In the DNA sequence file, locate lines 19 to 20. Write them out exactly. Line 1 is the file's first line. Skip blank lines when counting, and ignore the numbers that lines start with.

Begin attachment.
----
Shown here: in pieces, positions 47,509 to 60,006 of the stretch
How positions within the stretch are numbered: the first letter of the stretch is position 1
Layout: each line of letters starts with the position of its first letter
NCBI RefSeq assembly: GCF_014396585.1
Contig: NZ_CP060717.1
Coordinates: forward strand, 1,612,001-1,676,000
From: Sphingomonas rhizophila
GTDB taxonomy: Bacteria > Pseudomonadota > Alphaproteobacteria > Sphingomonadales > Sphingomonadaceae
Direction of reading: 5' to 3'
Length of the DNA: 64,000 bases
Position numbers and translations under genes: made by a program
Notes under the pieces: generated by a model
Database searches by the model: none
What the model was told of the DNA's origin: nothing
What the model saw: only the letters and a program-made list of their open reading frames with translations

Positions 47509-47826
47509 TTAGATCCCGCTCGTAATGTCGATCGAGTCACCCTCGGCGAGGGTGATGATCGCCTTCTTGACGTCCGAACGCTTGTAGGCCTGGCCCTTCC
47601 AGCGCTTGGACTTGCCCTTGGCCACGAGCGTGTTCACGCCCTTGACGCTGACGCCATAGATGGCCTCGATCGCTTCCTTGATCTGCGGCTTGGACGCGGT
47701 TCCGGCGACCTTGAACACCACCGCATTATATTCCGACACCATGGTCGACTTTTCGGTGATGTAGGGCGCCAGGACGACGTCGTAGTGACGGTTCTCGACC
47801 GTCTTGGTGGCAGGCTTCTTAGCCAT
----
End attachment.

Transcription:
47701 TCCGGCGACCTTGAACACCACCGCATTATATTCCGACACCATGGTCGACTTTTCGGTGATGTAGGGCGCCAGGACGACGTCGTAGTGACGGTTCTCGACC
47801 GTCTTGGTGGCAGGCTTCTTAGCCAT